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Ancient Assyrian Christian Site in the UAE Now Open to Public
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The remains of the Assyrian monastery in the United Arab Emirates. ( The National)
A 1,400-year-old Christian monastery is now open for public visitors. Situated on Sir Bani Yas Island, which is around 200 km west of the UAE's capital, Abu Dhabi, the site is said to have been built and inhabited by a community of around 30 Nestorian monks. As reported by The National, the monks followed "the church of the east - a branch of Christianity that stretched all the way to China."

The historical site has actually been open for visitors since 1992, when it was initially discovered, but has had some changes made for it to be more accessible for those who wish to visit. Now that the site has been refurbished, the public are welcome to partake in an educational trip back in time. The location is now fully functioning with shelters, lighting for night tours, and information boards in English and Arabic.

Sheikh Nahyan bin Mubarak, the UAE's Minister of Tolerance, attending the opening ceremony of the ancient church, stated, "The Sir Bani Yas church and monastery sheds light on our cultural history, one that we can be proud of. Its existence is proof of the long-standing values of tolerance and acceptance in our lands."

Catholic Bishop of Southern Arabia, Paul Hinder, was also in attendance at the momentous opening of the historical location. He made a speech stating in it: "At the beginning, there must have been remarkable reciprocal tolerance because otherwise it would not have worked. But they had to coexist as there was only a small population."

Archaeologists and historians believe that the monastery was active for around 150 years, and was known to be a "stop-off point for traders and travelers along established routes between east and west." As reported by The National, there are a number of concepts and ideas about why the monastery became desolate over the course of history. One of the theories was that with the growth of Islam in the region, many Christians may have converted to Islam or left the region -- despite the fact that both religions existed in harmony for centuries.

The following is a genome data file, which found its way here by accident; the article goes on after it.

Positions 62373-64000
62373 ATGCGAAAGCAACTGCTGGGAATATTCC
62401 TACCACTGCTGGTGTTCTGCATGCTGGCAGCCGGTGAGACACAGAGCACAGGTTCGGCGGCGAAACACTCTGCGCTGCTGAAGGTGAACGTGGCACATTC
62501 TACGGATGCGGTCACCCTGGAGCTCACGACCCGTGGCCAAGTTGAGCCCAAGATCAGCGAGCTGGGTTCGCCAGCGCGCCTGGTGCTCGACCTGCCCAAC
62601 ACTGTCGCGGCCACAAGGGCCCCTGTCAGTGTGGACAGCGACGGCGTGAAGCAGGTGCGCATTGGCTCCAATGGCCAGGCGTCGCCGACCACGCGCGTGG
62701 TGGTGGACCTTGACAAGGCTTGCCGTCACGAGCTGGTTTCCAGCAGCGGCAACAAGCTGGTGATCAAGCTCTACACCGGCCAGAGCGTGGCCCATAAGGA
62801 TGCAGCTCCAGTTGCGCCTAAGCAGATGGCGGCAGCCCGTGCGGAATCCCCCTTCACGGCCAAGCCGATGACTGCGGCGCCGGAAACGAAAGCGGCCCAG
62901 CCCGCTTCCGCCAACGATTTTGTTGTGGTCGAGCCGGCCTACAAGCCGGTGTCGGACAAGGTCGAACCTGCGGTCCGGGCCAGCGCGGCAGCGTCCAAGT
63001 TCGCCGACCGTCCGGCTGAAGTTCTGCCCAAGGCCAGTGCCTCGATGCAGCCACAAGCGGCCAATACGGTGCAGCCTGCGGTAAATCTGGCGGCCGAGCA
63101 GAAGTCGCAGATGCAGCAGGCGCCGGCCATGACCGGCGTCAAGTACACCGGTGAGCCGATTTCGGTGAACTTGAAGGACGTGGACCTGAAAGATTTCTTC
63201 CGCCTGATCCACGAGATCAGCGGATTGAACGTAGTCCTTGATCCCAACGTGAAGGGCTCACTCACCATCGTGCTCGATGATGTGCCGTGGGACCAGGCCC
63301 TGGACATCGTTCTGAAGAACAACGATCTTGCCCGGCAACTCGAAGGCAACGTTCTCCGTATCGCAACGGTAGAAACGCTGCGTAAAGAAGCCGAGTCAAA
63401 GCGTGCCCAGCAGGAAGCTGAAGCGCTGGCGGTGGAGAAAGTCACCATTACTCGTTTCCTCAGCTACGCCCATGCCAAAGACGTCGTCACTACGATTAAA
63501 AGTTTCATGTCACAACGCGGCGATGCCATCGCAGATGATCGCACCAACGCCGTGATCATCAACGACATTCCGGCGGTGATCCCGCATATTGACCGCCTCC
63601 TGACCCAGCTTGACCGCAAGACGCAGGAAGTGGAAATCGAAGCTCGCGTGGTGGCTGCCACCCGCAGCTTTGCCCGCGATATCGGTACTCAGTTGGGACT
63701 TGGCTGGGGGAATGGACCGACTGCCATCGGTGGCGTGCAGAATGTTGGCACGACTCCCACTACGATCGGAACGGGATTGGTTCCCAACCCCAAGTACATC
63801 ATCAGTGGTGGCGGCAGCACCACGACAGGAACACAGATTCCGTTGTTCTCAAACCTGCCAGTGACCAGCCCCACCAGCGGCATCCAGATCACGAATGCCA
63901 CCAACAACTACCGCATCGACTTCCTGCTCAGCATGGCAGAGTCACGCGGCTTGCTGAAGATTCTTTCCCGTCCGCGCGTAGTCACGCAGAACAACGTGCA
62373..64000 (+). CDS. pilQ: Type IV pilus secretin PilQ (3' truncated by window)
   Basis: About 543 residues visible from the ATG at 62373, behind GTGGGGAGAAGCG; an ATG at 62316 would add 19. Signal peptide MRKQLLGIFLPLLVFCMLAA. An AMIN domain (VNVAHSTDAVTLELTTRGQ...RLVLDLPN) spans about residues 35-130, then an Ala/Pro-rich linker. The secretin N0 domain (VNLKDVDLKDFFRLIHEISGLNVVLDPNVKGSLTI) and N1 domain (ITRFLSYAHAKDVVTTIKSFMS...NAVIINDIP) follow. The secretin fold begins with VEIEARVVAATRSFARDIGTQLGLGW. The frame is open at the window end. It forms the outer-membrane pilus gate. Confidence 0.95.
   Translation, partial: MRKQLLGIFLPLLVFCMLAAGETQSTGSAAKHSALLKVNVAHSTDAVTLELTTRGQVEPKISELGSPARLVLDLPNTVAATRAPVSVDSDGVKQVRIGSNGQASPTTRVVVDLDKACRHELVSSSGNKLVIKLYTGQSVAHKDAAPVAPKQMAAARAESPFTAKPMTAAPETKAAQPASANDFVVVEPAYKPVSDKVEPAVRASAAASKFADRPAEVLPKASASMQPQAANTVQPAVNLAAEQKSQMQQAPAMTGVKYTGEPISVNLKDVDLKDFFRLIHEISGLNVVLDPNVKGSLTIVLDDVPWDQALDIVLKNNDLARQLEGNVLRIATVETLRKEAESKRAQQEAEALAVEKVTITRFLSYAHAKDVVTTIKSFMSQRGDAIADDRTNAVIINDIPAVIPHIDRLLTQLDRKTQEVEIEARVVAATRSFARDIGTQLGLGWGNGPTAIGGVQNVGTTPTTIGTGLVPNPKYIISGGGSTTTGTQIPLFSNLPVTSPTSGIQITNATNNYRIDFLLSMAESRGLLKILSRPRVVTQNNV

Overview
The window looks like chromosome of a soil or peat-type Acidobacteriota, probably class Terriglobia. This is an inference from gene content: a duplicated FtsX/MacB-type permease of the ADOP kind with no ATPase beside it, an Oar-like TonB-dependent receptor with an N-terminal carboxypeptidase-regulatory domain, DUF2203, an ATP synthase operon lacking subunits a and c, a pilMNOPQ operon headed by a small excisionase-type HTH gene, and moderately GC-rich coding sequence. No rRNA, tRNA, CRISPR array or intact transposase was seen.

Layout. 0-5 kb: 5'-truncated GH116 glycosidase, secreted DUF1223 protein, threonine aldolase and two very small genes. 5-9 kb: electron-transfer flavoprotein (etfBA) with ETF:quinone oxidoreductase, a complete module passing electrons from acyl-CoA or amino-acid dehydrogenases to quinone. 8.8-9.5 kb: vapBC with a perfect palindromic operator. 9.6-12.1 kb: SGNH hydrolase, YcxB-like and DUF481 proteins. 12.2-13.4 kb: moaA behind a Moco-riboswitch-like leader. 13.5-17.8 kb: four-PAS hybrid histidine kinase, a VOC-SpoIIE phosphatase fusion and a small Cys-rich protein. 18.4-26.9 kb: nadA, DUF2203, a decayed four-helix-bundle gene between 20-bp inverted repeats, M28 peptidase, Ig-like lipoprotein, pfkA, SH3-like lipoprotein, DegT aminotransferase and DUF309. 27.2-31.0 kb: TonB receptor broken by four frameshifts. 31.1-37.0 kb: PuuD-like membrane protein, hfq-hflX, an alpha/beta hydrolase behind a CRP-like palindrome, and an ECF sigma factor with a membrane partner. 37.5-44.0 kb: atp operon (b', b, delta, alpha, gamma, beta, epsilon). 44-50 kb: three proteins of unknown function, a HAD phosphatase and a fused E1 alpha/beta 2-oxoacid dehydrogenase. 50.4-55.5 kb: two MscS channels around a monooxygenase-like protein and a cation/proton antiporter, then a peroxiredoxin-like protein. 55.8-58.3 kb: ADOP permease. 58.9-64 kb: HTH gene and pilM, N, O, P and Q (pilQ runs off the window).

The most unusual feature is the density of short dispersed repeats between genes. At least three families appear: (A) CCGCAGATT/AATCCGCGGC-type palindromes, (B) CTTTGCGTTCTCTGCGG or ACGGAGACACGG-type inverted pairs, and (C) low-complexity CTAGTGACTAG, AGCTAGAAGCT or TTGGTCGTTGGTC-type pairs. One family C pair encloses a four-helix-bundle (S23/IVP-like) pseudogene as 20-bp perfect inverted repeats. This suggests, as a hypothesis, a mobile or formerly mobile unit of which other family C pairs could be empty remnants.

Visitors of the 1,400-year-old historical monument can expect to embark on a tour which includes rooms in which monks tended to their daily lives and the utensils they used. Abu Dhabi based archaeologist, Dr. Richard Cuttler, who worked on the monastery for a year, said in a statement about the monks who resided there, "They burned incense, were solitary and led a life of prayer -- it was fairly austere. But even we would recognise them as monks from the robes. There are letters between the head office in Iraq for the church of the east and they say the [monks] are not adhering to rules. They are taking wives and getting married. There is no evidence for a violent end. They just gradually integrated into local society."

Al Ain Site. ( The National)

This is not the only church to exist in the UAE, as it is a country full of expatriates from a variety of backgrounds and faiths, there are many churches and places of worship for them. With 40 churches across the UAE, 2 Hindu temples in Dubai and one Sikh temple. Abu Dhabi is currently working on building its first Hindu temple which is due to open its doors to worshippers in 2020.

2019 is marked the "Year of Tolerance" across the UAE, and is the first country to have a day that that marks the occasion of the "International Day of Tolerance" on the 16th of November every year.

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